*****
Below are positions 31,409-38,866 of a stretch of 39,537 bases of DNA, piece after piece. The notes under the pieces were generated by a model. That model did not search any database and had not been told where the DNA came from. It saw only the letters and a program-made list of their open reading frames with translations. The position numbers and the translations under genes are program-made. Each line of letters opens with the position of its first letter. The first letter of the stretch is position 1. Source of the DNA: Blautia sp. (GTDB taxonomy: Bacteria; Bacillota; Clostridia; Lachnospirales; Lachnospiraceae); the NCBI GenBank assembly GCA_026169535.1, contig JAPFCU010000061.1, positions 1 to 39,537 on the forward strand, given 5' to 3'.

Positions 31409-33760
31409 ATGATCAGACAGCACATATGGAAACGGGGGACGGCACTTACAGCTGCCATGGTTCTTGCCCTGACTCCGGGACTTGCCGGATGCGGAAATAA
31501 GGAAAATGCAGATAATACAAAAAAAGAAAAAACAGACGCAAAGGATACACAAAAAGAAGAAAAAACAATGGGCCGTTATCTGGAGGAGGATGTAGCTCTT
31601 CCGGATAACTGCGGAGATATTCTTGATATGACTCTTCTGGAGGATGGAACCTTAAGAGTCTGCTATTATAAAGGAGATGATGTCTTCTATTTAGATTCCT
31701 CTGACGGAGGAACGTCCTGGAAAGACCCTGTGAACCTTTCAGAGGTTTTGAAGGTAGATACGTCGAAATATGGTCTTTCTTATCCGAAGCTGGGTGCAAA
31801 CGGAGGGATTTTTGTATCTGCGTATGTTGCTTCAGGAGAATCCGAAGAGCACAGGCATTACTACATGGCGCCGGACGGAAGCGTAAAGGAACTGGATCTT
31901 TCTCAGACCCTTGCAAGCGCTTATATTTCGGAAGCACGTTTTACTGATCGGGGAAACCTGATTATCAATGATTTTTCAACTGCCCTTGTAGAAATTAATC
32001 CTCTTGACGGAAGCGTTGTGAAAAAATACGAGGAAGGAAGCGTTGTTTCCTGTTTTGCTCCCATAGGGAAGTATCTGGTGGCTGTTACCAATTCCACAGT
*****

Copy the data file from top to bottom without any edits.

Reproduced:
Below are positions 31,409-38,866 of a stretch of 39,537 bases of DNA, piece after piece. The notes under the pieces were generated by a model. That model did not search any database and had not been told where the DNA came from. It saw only the letters and a program-made list of their open reading frames with translations. The position numbers and the translations under genes are program-made. Each line of letters opens with the position of its first letter. The first letter of the stretch is position 1. Source of the DNA: Blautia sp. (GTDB taxonomy: Bacteria; Bacillota; Clostridia; Lachnospirales; Lachnospiraceae); the NCBI GenBank assembly GCA_026169535.1, contig JAPFCU010000061.1, positions 1 to 39,537 on the forward strand, given 5' to 3'.

Positions 31409-33760
31409 ATGATCAGACAGCACATATGGAAACGGGGGACGGCACTTACAGCTGCCATGGTTCTTGCCCTGACTCCGGGACTTGCCGGATGCGGAAATAA
31501 GGAAAATGCAGATAATACAAAAAAAGAAAAAACAGACGCAAAGGATACACAAAAAGAAGAAAAAACAATGGGCCGTTATCTGGAGGAGGATGTAGCTCTT
31601 CCGGATAACTGCGGAGATATTCTTGATATGACTCTTCTGGAGGATGGAACCTTAAGAGTCTGCTATTATAAAGGAGATGATGTCTTCTATTTAGATTCCT
31701 CTGACGGAGGAACGTCCTGGAAAGACCCTGTGAACCTTTCAGAGGTTTTGAAGGTAGATACGTCGAAATATGGTCTTTCTTATCCGAAGCTGGGTGCAAA
31801 CGGAGGGATTTTTGTATCTGCGTATGTTGCTTCAGGAGAATCCGAAGAGCACAGGCATTACTACATGGCGCCGGACGGAAGCGTAAAGGAACTGGATCTT
31901 TCTCAGACCCTTGCAAGCGCTTATATTTCGGAAGCACGTTTTACTGATCGGGGAAACCTGATTATCAATGATTTTTCAACTGCCCTTGTAGAAATTAATC
32001 CTCTTGACGGAAGCGTTGTGAAAAAATACGAGGAAGGAAGCGTTGTTTCCTGTTTTGCTCCCATAGGGAAGTATCTGGTGGCTGTTACCAATTCCACAGT